Britain’s decision to leave the European Union has had many unexpected consequences, one of them being a flood of Hong Kong visitors to the UK as the Sterling’s collapse made travel, shopping and property purchases cheaper.
Data published on Monday by the travel analytics firm ForwardKeys revealed that flight bookings to the UK in the four weeks after the June 23 Brexit vote were up 7.1 per cent. Hong Kong people ranked first with 30.1 percent, followed by the US with 9.2 percent and Canada with 7.4 percent.
“The most favorable exchange rate in decades is probably the major driver for the uptake in bookings to Britain. The 10 percent drop in the value of Sterling after the referendum sharpened interest in the UK as a holiday destination from countries around the world,” ForwardKeys said.
The Brexit referendum caused the pound to slump to 31-year lows against the dollar, with no sign of a recovery to pre-Brexit levels. To compound matters, the currency dropped 2 percent against the greenback last Thursday after the Bank of England’s decision to cut interest rates to 0.25 percent for the first time since 2009.
For Hong Kong people, the most direct impact is in relation to travel, property and retail.
“I am in the UK looking at a property in the outskirts of London,” says Angela Lo, a retired schoolteacher on a visit to the UK. “Interest rates are almost zero, so property is a better place to put your money.”
“With the drop in Sterling, prices here are more attractive. London will continue to be an excellent rental market, despite Brexit, with students, foreigners and British people working here. Also, Hong Kong people have a good feeling toward Britain and feel comfortable here,” Lo says.
Another factor that is prompting increased interest in Britain is a “possible deterioration in our life in Hong Kong”, she says.
“It is good to have a bolt hole, if necessary,” says Lo, who is buying cosmetics and health products to take home.
“Buying them here was always cheaper than in Hong Kong. Now they are even better value. Britain is a truly capitalist place, where competition drives down prices.”
Thanks to the slide in the British currency, the gap in prices of British products sold in Hong Kong and London is widening.
A Burberry classic trench coat, for instance, costs HK$14,500 in the firm’s Hong Kong online store, compared with the equivalent of HK$12,020 in the British store. That makes the British price about 17 percent cheaper.
In another example, Body Shop sells a tea-tree facial wash for HK$55.30 in Britain versus HK$149 in Hong Kong.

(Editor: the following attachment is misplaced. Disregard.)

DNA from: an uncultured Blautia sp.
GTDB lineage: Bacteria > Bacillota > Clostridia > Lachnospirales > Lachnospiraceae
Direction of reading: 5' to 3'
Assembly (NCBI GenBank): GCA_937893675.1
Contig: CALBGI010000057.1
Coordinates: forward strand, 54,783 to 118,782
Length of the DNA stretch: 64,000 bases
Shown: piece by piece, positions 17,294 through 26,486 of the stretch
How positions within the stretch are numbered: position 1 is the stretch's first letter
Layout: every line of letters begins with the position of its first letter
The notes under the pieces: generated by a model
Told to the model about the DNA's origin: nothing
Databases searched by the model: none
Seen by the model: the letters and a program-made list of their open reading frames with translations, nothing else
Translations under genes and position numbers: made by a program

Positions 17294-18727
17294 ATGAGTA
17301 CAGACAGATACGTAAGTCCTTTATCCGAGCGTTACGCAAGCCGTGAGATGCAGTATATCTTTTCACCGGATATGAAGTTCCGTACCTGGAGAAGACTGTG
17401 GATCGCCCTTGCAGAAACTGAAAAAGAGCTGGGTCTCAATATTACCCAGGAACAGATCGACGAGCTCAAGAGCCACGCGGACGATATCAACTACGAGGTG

Luxury goods have seen a bump in UK sales, with brands such as Burberry, Prada, Richemont, Hermes, Swatch and Ferragamo among those that are benefiting.
The UK is the world’s sixth-largest market for luxury spending, at US$17.2 billion a year. Chinese are the biggest buyers of such goods in London, as is the case in many other countries.
For Hong Kong people, London and Manchester are the most popular destinations. They can get air fares, including tax, for as little as HK$4,425 and HK$4,900 for the two cities.
Property consultancy CBRE said on Monday that UK commercial property values dropped 4.1 percent in July, led by a 6.1 percent fall in central London offices.
Within a week of Brexit, Magnificent Real Estate announced the purchase of the 408-room Travelodge Royal Scot hotel near Kings Cross in central London for 70.3 million pounds.
Chairman William Cheng Kai-man (鄭啟文) noted that UK property prices were much cheaper than those in Hong Kong.
“The sharp fall in Sterling after Brexit will bring more tourists and investors to London, a city known for its rich heritage, lifestyle, architecture and protection of assets. We will continue to make acquisitions there in the next year, increasing the number of our hotel rooms there to 1000,” he said.
Pointing out that Britain is an international tourism center, with 18 million people/visits per year, Cheng said he is “confident that Britain can do things their way and be as successful as they were in the last two centuries”.
But not everyone is as bullish as Cheng. The consensus among experts is that Brexit will be bad for the British economy and slow growth.
The Institute for Fiscal Studies in London said on Tuesday that membership of the single EU market could be worth four percent of GDP to the UK, equivalent to almost 80 billion pounds a year, compared with membership of the WTO alone.
“While leaving the EU will free the UK from an estimated eight billion Sterling a year of budget contributions, the loss of trade from Brexit will hit tax receipts by a larger amount. New trade deals will not make up for lost EU trade, which accounts for 44 percent of British exports and 39 percent of service exports,” it said.
It is this pessimism that is deterring some Hong Kong firms from investing there.
In mid-July, Great Eagle Holdings chairman Lo Ka-shui announced suspension of a 250-million-pound property project in London because of uncertainty following Brexit.
Explaining his caution, the businessman pointed out that seven listed property funds in Britain had halted client withdrawals following the British vote.
When you see seven property funds halting redemptions, it should make you think, he said.
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